Check the box beside the Script Task until it has a black check mark, instead of a greyed out check mark. In the Providers and Logs tab select the log you want to write to.

image

On the Details tab select the Events you wish to log, and be sure to select the ScriptTaskLogEntry.

image

Click OK and you’re done.  Your custom messages will be included in the package logs.

Feb 282013
 

You’ll want to read my previous post Moving SharePoint List Attachments to the File System, to get all the details and requirements for setting up and running these SSIS script tasks.

This is an SSIS Package code which will iterate through the document library to get some relevant information about the documents, and then move specified documents from a document library to the file system.

I will just explain the two script tasks steps, as the rest will be specific to your task.

image

Populate SP_ExpenseAttachments Sript Task

This code iterate through the document library to get some relevant information about the documents

using System;
using System.Data;
using Microsoft.SqlServer.Dts.Runtime;
using System.Windows.Forms;
using System.IO;
using Microsoft.SharePoint;
using System.Data.SqlClient;
using System.Net;

namespace ST_573f63e769424529b4c14ec196d01e4f.csproj
{
    [System.AddIn.AddIn("ScriptMain", Version = "1.0", Publisher = "", Description = "")]
    public partial class ScriptMain : Microsoft.SqlServer.Dts.Tasks.ScriptTask.VSTARTScriptObjectModelBase
    {

        #region VSTA generated code
        enum ScriptResults
        {
            Success = Microsoft.SqlServer.Dts.Runtime.DTSExecResult.Success,
            Failure = Microsoft.SqlServer.Dts.Runtime.DTSExecResult.Failure
        };
        #endregion

        /*
        The execution engine calls this method when the task executes.
        To access the object model, use the Dts property. Connections, variables, events,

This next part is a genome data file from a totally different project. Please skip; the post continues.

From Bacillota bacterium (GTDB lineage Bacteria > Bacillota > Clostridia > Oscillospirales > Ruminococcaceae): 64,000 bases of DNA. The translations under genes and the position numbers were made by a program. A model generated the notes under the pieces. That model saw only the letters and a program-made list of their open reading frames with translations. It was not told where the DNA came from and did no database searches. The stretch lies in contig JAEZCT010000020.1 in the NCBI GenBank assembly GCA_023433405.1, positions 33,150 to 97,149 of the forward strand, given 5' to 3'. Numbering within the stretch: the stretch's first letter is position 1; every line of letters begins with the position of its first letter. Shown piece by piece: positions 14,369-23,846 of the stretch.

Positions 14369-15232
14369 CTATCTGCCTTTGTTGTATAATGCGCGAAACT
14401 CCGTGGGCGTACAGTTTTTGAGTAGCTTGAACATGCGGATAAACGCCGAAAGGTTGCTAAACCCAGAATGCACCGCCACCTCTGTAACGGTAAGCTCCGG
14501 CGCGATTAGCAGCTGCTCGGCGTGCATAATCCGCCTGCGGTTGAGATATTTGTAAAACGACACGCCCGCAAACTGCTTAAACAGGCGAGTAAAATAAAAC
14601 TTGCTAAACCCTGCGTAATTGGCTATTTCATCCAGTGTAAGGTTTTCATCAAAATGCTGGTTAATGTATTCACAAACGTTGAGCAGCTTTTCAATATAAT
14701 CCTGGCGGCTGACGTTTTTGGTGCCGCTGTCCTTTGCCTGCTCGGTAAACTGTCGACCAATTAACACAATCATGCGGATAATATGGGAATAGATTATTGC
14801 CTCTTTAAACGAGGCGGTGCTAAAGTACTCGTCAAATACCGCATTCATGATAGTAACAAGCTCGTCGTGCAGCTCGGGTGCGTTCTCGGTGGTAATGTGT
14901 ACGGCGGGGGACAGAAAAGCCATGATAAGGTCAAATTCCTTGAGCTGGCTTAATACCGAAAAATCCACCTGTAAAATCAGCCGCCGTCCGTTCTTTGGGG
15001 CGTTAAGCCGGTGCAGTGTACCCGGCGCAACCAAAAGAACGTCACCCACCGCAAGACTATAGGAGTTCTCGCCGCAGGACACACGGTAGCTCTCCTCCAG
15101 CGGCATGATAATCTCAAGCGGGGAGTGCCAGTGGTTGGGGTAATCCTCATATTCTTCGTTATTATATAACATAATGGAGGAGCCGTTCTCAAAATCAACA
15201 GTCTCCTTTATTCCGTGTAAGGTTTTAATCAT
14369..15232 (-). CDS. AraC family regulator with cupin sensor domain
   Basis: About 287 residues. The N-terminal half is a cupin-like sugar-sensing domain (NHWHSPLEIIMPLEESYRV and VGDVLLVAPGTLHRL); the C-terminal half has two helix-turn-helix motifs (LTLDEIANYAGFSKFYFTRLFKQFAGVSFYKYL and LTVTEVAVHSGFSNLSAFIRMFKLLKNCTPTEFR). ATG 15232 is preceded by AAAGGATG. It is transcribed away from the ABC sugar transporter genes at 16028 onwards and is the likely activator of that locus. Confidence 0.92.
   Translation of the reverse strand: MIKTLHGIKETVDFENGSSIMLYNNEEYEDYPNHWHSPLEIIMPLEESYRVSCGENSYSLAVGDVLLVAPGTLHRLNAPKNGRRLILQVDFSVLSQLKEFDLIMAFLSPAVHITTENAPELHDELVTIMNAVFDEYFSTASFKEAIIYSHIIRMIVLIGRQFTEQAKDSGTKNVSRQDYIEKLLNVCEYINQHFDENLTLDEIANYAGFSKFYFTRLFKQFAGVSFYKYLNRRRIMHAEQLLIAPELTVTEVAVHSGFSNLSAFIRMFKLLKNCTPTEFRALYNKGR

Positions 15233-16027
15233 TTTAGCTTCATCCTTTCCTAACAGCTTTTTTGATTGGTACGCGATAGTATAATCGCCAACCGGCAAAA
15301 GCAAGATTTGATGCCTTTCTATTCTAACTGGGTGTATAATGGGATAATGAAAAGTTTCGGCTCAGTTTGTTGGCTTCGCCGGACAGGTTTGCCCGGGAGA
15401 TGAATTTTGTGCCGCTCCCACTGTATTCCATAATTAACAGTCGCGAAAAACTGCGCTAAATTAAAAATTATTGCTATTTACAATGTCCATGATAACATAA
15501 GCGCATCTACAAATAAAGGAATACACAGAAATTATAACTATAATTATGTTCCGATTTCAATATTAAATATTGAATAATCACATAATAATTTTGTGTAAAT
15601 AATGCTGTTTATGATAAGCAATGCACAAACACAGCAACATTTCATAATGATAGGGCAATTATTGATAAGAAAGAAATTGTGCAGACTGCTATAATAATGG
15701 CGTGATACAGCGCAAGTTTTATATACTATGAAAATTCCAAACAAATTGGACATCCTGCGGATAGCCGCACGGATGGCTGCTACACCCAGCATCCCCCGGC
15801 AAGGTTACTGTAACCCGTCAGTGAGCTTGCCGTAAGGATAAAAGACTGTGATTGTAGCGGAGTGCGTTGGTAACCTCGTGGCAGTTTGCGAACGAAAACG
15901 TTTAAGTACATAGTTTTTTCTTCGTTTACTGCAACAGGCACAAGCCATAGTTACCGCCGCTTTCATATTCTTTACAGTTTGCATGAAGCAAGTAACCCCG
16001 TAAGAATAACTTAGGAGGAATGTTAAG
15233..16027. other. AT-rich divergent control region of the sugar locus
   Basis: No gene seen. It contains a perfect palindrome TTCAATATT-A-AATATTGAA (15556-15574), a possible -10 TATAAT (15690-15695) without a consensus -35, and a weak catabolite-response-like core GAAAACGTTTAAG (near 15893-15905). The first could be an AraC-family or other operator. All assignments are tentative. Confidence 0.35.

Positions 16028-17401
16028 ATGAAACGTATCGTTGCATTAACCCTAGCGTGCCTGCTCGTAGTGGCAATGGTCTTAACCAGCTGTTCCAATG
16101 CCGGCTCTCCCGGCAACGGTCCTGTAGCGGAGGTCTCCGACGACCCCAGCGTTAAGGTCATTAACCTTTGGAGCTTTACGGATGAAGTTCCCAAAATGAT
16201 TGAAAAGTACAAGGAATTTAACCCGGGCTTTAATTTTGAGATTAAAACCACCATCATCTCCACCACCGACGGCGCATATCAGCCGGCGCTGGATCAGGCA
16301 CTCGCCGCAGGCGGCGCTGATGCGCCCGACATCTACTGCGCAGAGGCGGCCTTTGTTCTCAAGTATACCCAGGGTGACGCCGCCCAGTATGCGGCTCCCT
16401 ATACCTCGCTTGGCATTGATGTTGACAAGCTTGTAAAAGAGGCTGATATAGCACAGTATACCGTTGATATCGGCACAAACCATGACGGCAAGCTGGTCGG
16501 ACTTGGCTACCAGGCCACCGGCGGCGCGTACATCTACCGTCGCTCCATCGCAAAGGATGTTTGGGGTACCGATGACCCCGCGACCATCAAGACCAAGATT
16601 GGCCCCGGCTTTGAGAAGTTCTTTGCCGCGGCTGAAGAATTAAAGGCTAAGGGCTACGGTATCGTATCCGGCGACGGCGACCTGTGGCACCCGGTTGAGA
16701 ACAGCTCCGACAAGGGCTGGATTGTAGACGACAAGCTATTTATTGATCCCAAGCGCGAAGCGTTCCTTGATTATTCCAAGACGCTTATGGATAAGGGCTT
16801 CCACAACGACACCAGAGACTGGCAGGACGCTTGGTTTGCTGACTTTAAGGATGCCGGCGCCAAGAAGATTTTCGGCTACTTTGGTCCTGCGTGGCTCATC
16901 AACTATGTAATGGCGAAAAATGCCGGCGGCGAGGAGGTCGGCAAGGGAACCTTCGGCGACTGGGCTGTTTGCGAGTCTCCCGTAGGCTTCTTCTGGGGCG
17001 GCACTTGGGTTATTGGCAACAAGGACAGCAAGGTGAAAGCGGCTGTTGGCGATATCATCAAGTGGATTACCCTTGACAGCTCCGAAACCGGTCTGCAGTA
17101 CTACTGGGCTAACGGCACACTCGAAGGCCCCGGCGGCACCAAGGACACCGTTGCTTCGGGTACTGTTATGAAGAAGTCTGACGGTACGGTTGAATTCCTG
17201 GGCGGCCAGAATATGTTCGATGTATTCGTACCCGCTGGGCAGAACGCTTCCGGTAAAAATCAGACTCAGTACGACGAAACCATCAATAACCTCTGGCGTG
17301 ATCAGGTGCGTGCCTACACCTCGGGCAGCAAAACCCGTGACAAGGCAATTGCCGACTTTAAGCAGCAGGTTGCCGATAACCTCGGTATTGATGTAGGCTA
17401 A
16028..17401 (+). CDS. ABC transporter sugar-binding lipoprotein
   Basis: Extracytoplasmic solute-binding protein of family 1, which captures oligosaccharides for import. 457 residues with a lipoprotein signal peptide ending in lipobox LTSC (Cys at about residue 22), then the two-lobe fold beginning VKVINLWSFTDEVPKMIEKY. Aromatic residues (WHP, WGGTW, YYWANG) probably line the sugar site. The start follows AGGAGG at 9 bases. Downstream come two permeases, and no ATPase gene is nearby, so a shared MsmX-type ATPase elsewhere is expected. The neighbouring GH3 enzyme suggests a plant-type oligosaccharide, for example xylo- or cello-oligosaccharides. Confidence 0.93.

and logging features are available as members of the Dts property as shown in the following examples.

        To reference a variable, call Dts.Variables["MyCaseSensitiveVariableName"].Value;
        To post a log entry, call Dts.Log("This is my log text", 999, null);
        To fire an event, call Dts.Events.FireInformation(99, "test", "hit the help message", "", 0, true);

        To use the connections collection use something like the following:
        ConnectionManager cm = Dts.Connections.Add("OLEDB");
        cm.ConnectionString = "Data Source=localhost;Initial Catalog=AdventureWorks;Provider=SQLNCLI10;Integrated Security=SSPI;Auto Translate=False;";

        Before returning from this method, set the value of Dts.TaskResult to indicate success or failure.

        To open Help, press F1.
    */

        public void Main()
        {
            // Read the Library document info and write it to a SQL table

            string SharePointSite = (string)Dts.Variables["SPSite"].Value;
            SPSite mySite = new SPSite(SharePointSite);
            SPWeb myWeb = mySite.OpenWeb();
            SPList myList = myWeb.Lists["ExpenseAttachments"];
            SPDocumentLibrary myLibrary = (SPDocumentLibrary)myList;
            SPListItemCollection collListItems = myLibrary.Items;

            foreach (SPListItem myListItem in collListItems)
           {
               String ItemId = myListItem.ID.ToString();
               String attachmentAbsoluteURL = SharePointSite + "/" + myListItem.File.Url;

                String attachmentname = myListItem.File.Name;

                //Set up SQL Connection

                string sSqlConn = Dts.Variables["SqlConn"].Value.ToString();
                SqlConnection sqlConnection1 = new SqlConnection(sSqlConn);
                SqlCommand cmd = new SqlCommand();
                SqlDataReader reader;
                cmd.CommandType = CommandType.Text;
                cmd.Connection = sqlConnection1;